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Matching funds power their runs

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Brooklyn’s City Council candidates entering the stretch run of their exhausting campaigns received a welcome pick-me-up last week: matching funds.

So far this month, candidates have received two payments from the New York City Campaign Finance Board’s public matching funds program, for a total of $12,823,849.

“The CFB’s public matching funds program amplifies the impact of New Yorkers’ small contributions, makes candidates less dependent on large contributions, and helps candidates mount competitive campaigns with grassroots support,” said CFB Executive Director Amy Loprest.

City Council hopefuls in the 33rd (Brooklyn Heights, Williamsburg, Boerum Hill), 34th (Williamsburg), and 39th (Park Slope, Windsor Terrace, Cobble Hill, Carroll Gardens) districts are welcoming the new infusion of cash, in some instances as high as $84,122, to keep them viable in highly competitive local races.

In addition to retaining expensive campaign staff, attorneys and consultants, City Council candidates will be spending their money on posters, flyers, and literature to send directly to primary voters in their district.

In the 33rd District, which features seven Democratic candidates, Jo Anne Simon, Steve Levin, Isaac Abraham, and Evan Thies all received the maximum amount of matching funds, $84,122, this month, and Ken Diamondstone received slightly below that amount with $83,192. Simon has raised $108,064 in private funds to go along with the matching funds, with Levin collecting $96,256, Thies bringing in $87,574, Diamondstone recording $65,810 and Abraham reporting $49,141 in private funds.

Other candidates in the 33rd, including Ken Baer, received $71,626 in public matching funds to match $44,709 in private funds, while Doug Biviano collected $65,339, to go along with $24,068 in private monies, which should allow candidates to continue campaigning strenuously through September 15.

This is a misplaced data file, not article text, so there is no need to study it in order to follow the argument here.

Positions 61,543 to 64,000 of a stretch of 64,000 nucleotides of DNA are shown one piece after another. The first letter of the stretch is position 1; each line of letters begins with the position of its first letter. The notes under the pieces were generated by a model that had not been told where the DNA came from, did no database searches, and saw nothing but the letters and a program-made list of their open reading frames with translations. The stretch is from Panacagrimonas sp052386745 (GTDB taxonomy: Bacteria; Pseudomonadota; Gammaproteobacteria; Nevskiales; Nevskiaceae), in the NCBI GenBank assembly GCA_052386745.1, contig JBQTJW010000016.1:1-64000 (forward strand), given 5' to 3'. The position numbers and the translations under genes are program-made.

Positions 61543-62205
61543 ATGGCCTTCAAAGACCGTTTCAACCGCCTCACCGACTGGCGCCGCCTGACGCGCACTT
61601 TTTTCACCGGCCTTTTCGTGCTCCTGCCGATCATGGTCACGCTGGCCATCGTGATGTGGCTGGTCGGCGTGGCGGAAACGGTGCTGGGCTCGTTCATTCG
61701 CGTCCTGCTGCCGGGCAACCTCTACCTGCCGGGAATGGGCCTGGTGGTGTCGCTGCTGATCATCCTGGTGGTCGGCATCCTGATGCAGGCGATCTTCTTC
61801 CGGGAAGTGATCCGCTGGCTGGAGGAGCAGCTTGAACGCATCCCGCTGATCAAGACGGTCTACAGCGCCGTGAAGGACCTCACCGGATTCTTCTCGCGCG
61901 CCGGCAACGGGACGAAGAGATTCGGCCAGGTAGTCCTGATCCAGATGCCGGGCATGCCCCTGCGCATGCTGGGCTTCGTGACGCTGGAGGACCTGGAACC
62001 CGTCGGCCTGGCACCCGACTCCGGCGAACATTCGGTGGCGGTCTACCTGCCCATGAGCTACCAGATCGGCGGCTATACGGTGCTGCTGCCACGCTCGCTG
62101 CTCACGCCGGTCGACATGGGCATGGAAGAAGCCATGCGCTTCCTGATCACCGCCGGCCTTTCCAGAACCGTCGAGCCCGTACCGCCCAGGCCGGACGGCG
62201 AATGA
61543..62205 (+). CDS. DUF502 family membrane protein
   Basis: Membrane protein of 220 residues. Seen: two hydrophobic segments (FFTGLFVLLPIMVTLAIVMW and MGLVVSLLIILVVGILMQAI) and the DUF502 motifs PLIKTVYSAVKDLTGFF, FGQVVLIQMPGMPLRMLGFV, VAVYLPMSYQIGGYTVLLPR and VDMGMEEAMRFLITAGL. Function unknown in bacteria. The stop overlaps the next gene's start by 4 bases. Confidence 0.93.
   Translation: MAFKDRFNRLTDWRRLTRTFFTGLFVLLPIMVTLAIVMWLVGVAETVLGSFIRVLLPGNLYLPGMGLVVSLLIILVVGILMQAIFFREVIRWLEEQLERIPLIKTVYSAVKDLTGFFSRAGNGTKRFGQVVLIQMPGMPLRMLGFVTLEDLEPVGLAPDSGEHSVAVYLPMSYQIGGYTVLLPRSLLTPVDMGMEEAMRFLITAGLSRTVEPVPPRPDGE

Of the seven candidates, Simon has spent the most during the campaign, reporting $92,982, followed by Thies with $83,039, Levin with $74,436, and Diamondstone with $64,725.So far,Baer has spent $57,569, Abraham has spent $50,506, and Biviano has spent only $32,580, though he is the most recent entrant in the race.

Despite the comparatively low amount of matching funds Biviano has received, he is planning to send four to five mailings.

“The reason I spend less is because I do more with less,” said Biviano.“My office isn’t more than anybody else’s office.Look at my website, I have the most engaged website among all these candidates.Mine cost me $42 a month hosting because I manage databases.”

In the 39th District, Democratic candidates John Heyer, Brad Lander, Josh Skaller, and Bob Zuckerman each received $84,122 in public matching funds, while Democrat Gary Reilly brought in $40,128. Republican candidates George Smith and Joseph Nardiello and Green Party candidate Joseph Pechefsky did not record public matching funds.

Heyer, Skaller, Lander and Zuckerman have spent over $90,000 in the competitive council race ($99,811 by Heyer, $95,574 by Skaller, $93,068 by Lander and $91,171 by Zuckerman) while Reilly has spent half as much, $45,995, as the others.Candidates Smith, Nardiello and Pechefsky have spent considerably less, with Smith reporting $961, Pechefsky reporting $12,075, and Nardiello not recording any campaign spending as of August 14.

In the 34th District City Council race, two candidates, incumbent Councilmember Diana Reyna and Bushwick Democratic District leader Maritza Davila have collected $84,122 in public matching funds, while a third candidate, Community Board 1 District Manager Gerry Esposito brought in $73,028.Esposito has spent the most in the race, reporting $84,138, followed by Davila, who has spent $65,519, and then Reyna, who has spent $50,421.Each of the candidates has raised over $80,000, with Esposito recording $87,149, Reyna reporting $84,122 and Davila collecting $84,080 in this highly competitive race.

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